New Netflix series Wednesday is spooky, kooky, and super sleuthy, as it sees the titular Addams Family favorite find herself at the center of an intriguing, bloody mystery. Half-directed by Tim Burton, it's Enola Holmes told through a Chilling Adventures of Sabrina filter – and it's littered with twists, turns, and big reveals.
More 'whoisit' than 'whodunnit', the show sees Wednesday sent to Nevermore, an academy for vampires, werewolves, and other unusual youngsters, and before long, she has a run-in with a monster that seems to be offing folks all over town. Desperate to stop the killings or more accurately, simply sniff out the truth, the po-faced teen sets about discovering the true identity of the beast, also known as a Hyde.
With her investigation spread out across its eight episodes, Wednesday makes you wait for the answer, but you do get one, and we've gone into that (and more) below. There's a lot going on elsewhere, too, including a time-bending, resurrection subplot, so we wouldn't blame you if you missed a few details along the way – we're here to clear things up. It goes without saying, then, that this article is heavy on Wednesday ending spoilers, so if you've not finished the horror-comedy yet or purposefully looking to find out things ahead of time, then turn away now. Right, now that that's out of the way, let's get into this Thing...
Who is the monster in Wednesday? Ending explained
After discovering all of his paintings and sketches of the Hyde, and noticing the long scratches on his neck, Wednesday concludes that fellow Nevermore student Xavier Thorpe (Percy Hynes White) must be the Hyde – and alerts the authorities to her findings. In episode 7, the police arrest the incriminated teenager but things take a turn when Wednesday meets her love interest, local barista Tyler Galpin in the the coffee house, and the pair share a passionate kiss.
The smooch sparks one of Wednesday's all-too-telling visions, in which her therapist Dr. Valerie Kinbott (Riki Lindhome) is being savagely murdered by the monster. Her perspective flits between that of the creature and Kinbott's and after a few seconds, the former transforms back into a shirtless, bloodied Tyler, proving that he's the killer. Shocked by what she sees, Wednesday runs off.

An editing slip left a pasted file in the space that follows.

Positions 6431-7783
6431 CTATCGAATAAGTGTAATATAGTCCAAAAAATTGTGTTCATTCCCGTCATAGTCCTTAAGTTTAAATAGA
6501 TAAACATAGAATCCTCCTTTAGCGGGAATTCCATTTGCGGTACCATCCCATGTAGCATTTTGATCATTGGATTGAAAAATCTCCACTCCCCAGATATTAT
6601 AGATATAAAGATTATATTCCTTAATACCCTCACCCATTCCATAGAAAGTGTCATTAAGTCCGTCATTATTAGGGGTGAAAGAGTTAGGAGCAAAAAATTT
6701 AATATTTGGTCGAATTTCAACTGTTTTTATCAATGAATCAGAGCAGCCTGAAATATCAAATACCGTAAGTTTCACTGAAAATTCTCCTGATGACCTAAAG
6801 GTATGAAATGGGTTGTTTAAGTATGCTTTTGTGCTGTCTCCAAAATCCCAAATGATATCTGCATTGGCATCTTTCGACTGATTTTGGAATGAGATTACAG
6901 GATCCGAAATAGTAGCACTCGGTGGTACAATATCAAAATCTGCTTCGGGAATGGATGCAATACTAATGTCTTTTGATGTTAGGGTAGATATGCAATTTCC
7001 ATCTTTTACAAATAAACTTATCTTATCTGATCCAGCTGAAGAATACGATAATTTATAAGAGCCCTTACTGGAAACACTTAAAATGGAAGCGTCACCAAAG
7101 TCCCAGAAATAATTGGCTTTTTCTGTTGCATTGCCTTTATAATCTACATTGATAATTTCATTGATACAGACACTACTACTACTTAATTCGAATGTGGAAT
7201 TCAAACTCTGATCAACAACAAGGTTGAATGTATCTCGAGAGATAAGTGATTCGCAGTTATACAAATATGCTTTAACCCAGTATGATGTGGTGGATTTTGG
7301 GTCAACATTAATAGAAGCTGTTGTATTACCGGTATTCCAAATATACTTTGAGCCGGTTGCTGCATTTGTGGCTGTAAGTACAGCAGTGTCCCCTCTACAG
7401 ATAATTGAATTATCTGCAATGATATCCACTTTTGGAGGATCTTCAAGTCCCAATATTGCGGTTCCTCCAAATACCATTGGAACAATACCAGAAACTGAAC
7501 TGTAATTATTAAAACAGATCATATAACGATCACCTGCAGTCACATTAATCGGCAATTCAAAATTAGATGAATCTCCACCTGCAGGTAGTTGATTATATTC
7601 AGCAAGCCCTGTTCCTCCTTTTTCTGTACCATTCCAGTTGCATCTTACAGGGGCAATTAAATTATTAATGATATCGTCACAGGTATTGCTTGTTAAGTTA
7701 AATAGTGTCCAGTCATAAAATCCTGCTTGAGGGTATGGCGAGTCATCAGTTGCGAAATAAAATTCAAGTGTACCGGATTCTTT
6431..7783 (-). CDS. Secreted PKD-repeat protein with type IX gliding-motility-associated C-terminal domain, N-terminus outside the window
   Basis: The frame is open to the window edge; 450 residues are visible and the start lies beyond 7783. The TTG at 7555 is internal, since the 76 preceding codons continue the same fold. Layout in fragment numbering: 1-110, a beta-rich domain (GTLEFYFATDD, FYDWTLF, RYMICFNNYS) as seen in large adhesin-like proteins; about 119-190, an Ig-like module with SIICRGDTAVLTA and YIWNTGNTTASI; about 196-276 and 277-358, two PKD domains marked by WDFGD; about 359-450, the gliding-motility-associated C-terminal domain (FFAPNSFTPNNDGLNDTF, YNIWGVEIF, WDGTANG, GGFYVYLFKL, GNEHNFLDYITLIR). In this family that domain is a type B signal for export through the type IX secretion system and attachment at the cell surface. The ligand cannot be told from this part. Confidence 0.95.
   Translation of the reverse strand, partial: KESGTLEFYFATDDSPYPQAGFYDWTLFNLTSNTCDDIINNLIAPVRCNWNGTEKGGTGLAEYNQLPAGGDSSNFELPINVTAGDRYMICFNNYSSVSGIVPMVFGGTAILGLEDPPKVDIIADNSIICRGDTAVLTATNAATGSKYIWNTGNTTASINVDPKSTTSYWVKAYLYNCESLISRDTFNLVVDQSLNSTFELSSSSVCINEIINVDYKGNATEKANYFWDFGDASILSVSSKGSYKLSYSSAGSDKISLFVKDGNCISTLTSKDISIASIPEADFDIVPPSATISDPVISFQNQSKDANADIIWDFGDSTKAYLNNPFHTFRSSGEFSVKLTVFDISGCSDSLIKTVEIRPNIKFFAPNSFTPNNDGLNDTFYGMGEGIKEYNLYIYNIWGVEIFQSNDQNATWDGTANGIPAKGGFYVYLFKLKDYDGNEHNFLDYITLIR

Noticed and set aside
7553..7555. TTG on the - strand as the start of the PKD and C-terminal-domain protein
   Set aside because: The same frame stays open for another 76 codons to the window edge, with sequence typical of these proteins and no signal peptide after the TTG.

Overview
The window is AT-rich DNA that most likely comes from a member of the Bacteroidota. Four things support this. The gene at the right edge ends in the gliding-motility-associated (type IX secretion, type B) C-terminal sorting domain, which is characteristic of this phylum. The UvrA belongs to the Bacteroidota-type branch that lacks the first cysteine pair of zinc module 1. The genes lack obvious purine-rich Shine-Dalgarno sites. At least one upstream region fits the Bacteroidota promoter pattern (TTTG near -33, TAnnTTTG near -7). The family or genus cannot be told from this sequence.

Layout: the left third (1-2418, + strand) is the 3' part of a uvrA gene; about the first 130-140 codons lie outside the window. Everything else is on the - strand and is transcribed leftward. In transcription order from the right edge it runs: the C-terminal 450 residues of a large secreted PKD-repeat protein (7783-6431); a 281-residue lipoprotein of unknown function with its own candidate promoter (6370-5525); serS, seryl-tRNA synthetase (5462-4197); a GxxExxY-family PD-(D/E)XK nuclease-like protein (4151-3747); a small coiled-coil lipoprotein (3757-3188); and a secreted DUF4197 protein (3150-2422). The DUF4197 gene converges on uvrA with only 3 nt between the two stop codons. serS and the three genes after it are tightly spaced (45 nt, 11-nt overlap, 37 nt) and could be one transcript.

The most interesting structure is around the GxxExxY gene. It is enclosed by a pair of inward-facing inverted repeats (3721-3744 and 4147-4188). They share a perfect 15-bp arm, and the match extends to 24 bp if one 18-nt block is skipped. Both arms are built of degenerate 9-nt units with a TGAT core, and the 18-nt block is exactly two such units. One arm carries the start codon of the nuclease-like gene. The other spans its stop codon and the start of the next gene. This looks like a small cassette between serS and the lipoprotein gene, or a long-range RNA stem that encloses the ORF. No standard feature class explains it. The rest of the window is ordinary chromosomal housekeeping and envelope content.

A couple of nights later, Tyler protests his innocence in front of Wednesday's back-up; Bianca, Ajax, and the rest of the Nightshade Society in the woods. But as soon as he and Wednesday are alone, he can't help but goad her.
"At first, I'd wake up naked, covered in blood, no idea what happened. But over time, I started to remember everything. The sound of their screams, the panic in their eyes, and a fear so primal I could taste it," he confesses. "It was delicious."
He's not the only bad guy on the scene, however. Earlier in episode 7, Uncle Fester helped Wednesday find a diary from the hidden library, which revealed a Hyde must always have a master. In episode 8, we learn that Tyler is being ordered around by Christina Ricci's botany teacher Marilyn Thornhill, who is actually Laurel Gates, the missing sister of Garrett Gates, the student Wednesday's father was suspected of pushing to his death when they were back at school. (Initially, Wednesday had believed Kinbott to be the monster's master, and Laurel, but Tyler would have had to have been one heck of a Hyde to disobey the one whoever was controlling him).
In truth, Garrett died that fateful night because he accidentally exposed himself to the poison nightshade he'd snuck into the Rave'N Dance, having planned to pour it into the punch and kill the entire school. His reason for wanting to off his peers? Well, Garrett was the son of Ansel Gates, whose family are descendants of Joseph Crackstone, the religious zealot who founded Jericho, accused Wednesday's ancestor Goody Addams of being a witch and burned a crypt full of outcasts back in the 1600s.
Fortunately, Goody managed to escape and exacted her revenge on Crackstone by killing him and shutting his corpse in a sarcophagus only an Addams' blood (on a blood moon, no less) can open again. In short, the Gates now hate all non-human folk, a disdain that was passed down to Laurel and amplified, too, when her brother died and their bereft parents took their own lives.